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We Take to the Racetrack22.01.2008

Tags: New Zealand       Comments: 0

From a steaming geothermal power plant to an A1 Grand Prix circuit, doors open quickly for Louis Palmer and his vehicle wherever they go, including the gate to a few laps of the racetrack.

I see the Wairakei geothermal power station’s plume of steam from a long way away and spontaneously get idea of topping up my batteries here with environmentally friendly electricity. I stop at a boom gate, barbed wire everywhere. The sign says, "Welcome to the world’s second-oldest geothermal power station!" The boom goes up. Accompanied by Tim and wearing a white builder’s helmet I drive the Solar Taxi out to the thermal fields. Steam pours out of the earth and kilometer-long pipes feed it into powerful turbines.


With its tangle of pipes and tubes the plant looks surreal, like a huge factory or an open-air laboratory, but it works in a fairly simple way. Instead of coming from a remote sun or burning coal, heat is drawn from the earth. For over 50 years, heat from this plant has been generating 160 megawatts of electricity, which is about a sixth of the power produced by an atomic power station. The technology has stood the test of time and in two years a new, more modern station will be built nearby.

Solar Taxi on the Racetrack

My next port of call is the racetrack at Taupo where the international A1 Grand Prix is being set up. They’ll have no idea about environmental protection, I think to myself, so I’ll have to go there. I can hear the test track’s deafening noise when I’m still miles away. In the reception area a nice young woman sees from the expression on my face what I want to do and ten minutes later, when the break begins, the boom gate goes up and I do a quick lap of the circuit with John, the Grand Prix’s Webmaster.

The lady has asked me not to drive faster than 50 km/h for safety reasons. What a shame! But we can still hardly believe how uncomplicated New Zealand is. Unfortunately we won’t get even close to today’s best time.

A bit later Neel Jani from the Swiss team, which is leading the championship at the moment, is sitting in my driver’s seat. "You know," he says, with his broad Bern accent, "we need environmentally friendly cars. We’re even adapting our racing cars. This weekend we’ll be using bio fuel for the first time in the history of Grand-Prix car racing!"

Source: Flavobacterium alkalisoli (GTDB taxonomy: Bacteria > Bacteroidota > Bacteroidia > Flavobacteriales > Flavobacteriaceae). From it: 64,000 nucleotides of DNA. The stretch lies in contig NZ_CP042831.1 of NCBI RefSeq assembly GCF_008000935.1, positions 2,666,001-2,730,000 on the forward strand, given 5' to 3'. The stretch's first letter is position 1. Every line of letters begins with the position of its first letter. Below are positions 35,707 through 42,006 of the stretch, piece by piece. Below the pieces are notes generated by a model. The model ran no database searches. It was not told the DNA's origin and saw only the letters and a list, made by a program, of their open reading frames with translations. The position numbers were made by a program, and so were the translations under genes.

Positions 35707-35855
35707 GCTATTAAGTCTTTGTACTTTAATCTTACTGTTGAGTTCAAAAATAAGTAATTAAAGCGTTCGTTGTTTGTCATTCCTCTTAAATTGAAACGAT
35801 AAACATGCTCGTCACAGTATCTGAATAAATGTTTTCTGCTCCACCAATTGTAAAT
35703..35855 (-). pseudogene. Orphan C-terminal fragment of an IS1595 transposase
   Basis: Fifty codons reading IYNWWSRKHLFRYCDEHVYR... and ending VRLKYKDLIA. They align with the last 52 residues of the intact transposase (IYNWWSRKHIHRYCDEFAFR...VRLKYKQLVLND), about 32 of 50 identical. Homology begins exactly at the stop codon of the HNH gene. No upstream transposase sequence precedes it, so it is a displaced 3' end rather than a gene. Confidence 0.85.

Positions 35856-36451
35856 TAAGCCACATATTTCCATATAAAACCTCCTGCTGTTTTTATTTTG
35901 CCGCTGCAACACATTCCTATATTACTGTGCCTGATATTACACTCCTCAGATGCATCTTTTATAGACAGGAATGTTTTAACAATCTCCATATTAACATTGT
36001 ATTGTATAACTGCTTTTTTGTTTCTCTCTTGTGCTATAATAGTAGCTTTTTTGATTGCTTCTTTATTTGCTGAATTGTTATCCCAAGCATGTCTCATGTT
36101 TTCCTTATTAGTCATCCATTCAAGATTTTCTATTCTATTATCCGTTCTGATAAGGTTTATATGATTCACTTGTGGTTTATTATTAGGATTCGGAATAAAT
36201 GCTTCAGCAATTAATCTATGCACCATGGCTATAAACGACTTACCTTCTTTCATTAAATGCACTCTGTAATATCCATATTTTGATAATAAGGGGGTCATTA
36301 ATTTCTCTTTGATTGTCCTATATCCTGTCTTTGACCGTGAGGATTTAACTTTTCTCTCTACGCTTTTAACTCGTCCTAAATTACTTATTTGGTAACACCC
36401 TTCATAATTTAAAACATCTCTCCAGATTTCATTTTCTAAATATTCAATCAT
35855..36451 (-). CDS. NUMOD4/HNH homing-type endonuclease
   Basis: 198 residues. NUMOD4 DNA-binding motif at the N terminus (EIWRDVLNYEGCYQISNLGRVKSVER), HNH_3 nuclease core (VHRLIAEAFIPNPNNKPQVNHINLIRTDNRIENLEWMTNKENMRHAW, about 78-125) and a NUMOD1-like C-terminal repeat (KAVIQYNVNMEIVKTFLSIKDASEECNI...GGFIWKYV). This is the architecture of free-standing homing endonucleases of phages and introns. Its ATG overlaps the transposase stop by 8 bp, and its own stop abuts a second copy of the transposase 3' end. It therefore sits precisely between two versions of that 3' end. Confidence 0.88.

After my trip to the Grand Prix I feel like a racing driver and speed away from deep-blue Lake Taupo, over the almost empty Desert Highway up to a height of 1,000 meters, shooting past a snowy peak and a lava dome. Although the sun burns, it’s relentlessly cold, even at midday. The landscape is phenomenal. The world shows its best face here. For hours I see no houses, only a few scattered solar plants that provide power to mobile phone antennas.

Hanging off the roll bar

In the evening I get an e-mail from a girl called Katja. She has read about my tour in SPIEGEL ONLINE and asks when I’m coming to Picton. I answer "Tomorrow at 12!" and drive the Solar Taxi to the Wellington fire brigade. Their gate also opens promptly and the Solar Taxi gets a safe parking space for the night among the fire trucks.

Early next morning I make what might be the most beautiful ferry trip in the world: from Wellington over the foaming Pacific into Malborough Sound and up to the small town of Picton. Katja, a student from Frankfurt, stands on the pier, excited. She is backpacking and staying for two weeks is in a hostel in Picton.

We travel a kilometer or so together. Unfortunately I can’t take her any further because there’s toolbox on the passenger seat (our escort vehicle is waiting for us in Sydney) so she has to cling to the side of the Solar Taxi, hanging on to the roll bar.

Welcome to the South Island!


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